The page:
After having just spent a few days with my brother friars on the Jersey Shore I have been thinking about the many people who have mentioned to me how much they appreciate the Franciscans’ homilies when they are in town. It is clear that there is something that shines through in the way that the friars preside at the Eucharist and preach during the week and on weekends, which speaks to the hearts of the people in the pews. I continue to be inspired by such comments, before and after my talks I was privileged to hear parishioners and vacationers say just these sorts of things to me.

Upon some reflection I was reminded of something I once read that was said by the martyred Archbishop of San Salvador, Oscar Romero. I went back to look it up and found this:

We not only read the Bible, we analyze it, we celebrate it, we incarnate it in our reality, we want to make it our life. This is the meaning of the homily: to incarnate the Word of God in our people. This is not politics. When we point out the political, social, and economic sins in the homily, this is the Word of God incarnate in our reality, a reality that often does not reflect the reign of God but rather sin. We proclaim the Gospel to point out to people the paths of redemption.

What he describes here highlights well what it is that, in many cases although perhaps not all, captures what is unique about some of the friars’ homilies versus those of many other preachers. Following the instruction of the Second Vatican Council in its document Gaudium et Spes, we are to interpret the signs of our time in light of the Gospel. This is what the homily at Mass is all about.

Far too often, when I am visiting local parishes, traveling or visiting family, I am struck by the vacuous and contextless remarks that are delivered during the period between the proclamation of the Gospel and the community’s profession of faith. It is upsetting how infrequently I hear the Scripture referenced in so many Roman Catholic homilies. Yet, this is what is the central purpose of the homily, to answer the question: “What is God saying to us through Scripture today?” The only way that can be done is to actually look at issues of the day.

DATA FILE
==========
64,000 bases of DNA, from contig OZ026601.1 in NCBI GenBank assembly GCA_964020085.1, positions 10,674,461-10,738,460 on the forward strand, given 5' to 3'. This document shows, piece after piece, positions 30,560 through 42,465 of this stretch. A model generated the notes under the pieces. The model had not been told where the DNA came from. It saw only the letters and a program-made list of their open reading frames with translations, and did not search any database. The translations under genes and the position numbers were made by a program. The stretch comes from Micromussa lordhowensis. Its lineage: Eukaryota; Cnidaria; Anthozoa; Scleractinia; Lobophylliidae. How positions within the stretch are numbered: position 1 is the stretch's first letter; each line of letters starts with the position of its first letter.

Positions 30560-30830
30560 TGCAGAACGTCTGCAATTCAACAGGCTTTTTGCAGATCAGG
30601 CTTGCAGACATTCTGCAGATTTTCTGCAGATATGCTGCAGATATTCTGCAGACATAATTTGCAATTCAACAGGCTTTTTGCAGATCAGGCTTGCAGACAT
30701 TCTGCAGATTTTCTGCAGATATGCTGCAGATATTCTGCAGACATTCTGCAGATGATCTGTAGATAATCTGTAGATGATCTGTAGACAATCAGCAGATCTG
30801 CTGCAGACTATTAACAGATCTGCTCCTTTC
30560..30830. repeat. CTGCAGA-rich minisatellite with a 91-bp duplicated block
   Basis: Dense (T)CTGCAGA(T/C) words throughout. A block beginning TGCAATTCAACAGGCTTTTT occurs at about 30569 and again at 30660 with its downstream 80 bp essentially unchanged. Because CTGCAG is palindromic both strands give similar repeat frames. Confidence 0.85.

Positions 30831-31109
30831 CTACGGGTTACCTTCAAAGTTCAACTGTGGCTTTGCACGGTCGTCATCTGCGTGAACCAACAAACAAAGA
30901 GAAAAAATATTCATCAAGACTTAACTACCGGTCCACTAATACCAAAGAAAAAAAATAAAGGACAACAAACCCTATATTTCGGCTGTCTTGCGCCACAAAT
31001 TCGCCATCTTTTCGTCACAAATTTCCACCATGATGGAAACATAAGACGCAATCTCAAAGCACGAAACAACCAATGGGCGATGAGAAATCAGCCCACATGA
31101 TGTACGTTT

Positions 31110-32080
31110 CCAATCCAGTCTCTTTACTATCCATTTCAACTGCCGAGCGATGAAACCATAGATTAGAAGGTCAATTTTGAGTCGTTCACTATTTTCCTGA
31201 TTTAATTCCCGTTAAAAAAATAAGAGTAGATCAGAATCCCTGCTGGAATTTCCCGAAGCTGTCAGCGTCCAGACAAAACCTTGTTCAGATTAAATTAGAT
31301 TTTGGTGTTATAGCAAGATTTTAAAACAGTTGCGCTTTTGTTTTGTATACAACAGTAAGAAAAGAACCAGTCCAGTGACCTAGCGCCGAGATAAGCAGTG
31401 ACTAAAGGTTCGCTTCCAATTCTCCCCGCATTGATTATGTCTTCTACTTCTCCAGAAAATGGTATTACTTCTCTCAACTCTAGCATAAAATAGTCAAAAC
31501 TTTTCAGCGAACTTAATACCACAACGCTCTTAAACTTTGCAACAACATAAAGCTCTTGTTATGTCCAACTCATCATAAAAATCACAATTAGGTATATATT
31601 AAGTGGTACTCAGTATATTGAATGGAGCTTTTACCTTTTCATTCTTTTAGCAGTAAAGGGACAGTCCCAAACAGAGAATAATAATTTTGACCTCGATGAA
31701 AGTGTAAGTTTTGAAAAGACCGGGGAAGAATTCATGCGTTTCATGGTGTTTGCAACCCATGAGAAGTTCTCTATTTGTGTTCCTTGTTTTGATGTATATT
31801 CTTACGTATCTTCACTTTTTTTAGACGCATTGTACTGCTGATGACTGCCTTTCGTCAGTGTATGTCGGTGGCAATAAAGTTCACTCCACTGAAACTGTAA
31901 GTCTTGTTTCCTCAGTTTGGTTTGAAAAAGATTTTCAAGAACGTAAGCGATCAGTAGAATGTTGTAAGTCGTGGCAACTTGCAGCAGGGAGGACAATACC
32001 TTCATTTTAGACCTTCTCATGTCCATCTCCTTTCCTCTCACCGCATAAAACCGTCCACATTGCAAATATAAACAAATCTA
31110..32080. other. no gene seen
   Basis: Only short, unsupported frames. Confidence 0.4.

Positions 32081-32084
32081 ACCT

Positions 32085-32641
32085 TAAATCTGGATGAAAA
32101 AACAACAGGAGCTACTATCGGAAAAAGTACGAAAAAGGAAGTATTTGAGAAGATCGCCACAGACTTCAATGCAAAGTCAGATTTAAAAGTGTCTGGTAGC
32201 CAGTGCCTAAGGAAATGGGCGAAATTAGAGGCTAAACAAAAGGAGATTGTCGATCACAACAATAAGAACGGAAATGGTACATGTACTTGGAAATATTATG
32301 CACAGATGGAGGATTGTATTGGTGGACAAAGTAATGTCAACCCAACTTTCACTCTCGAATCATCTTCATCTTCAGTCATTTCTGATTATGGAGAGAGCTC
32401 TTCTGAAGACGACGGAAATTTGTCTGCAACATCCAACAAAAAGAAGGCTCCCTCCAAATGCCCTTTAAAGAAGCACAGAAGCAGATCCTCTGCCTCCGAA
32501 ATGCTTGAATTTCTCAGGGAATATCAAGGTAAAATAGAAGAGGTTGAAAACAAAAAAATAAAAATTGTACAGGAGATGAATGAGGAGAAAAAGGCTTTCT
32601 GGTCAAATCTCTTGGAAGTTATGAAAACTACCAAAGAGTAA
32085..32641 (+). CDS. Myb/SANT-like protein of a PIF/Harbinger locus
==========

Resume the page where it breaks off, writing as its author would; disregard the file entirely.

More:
Before I gave my second talk yesterday morning, I had the joy of joining the Catholic community at Long Beach Island for daily mass (a very large crowd, I should add). They were lucky to have Fr. Jim Scullion, OFM, as their presider and homilist. In addition to being an excellent friar, he happens to be a retired Scripture professor who had taught at a graduate school of theology for nearly twenty years. Few know the New Testament quite like Jim. He was able, in a brief daily-mass-sized homily, open up the meaning of the Gospel while commenting on the current quagmire in Washington, DC, as lawmakers continue to foolishly stand in legislative gridlock. At one point asking what Jesus would do if he were a congressman, Jim reminded the congregation of Matthew’s Gospel and Jesus’s very clear imperative about how people will be judged by God: not for what tax cuts one gives to the wealthy, not for how many times someone goes to Mass or says the Rosary (as good as those things are), but for how you and I treat the least among us (see Matthew 25).

Some call this political, but I agree with (St.) Romero (Bishop and Martyr): this is simply the Gospel and the purpose of the homily. Do not shy away from doing what is right.

Photo: Stock
Source of quote:
“Homily November 11, 1979,” in Monseñor Oscar A. Romero: Su pensamiento, Publicaciones Pastorales Arzobispado, 8 vols. (San Salvador: Imprenta Criterio, 1980-1989), 7: 421.

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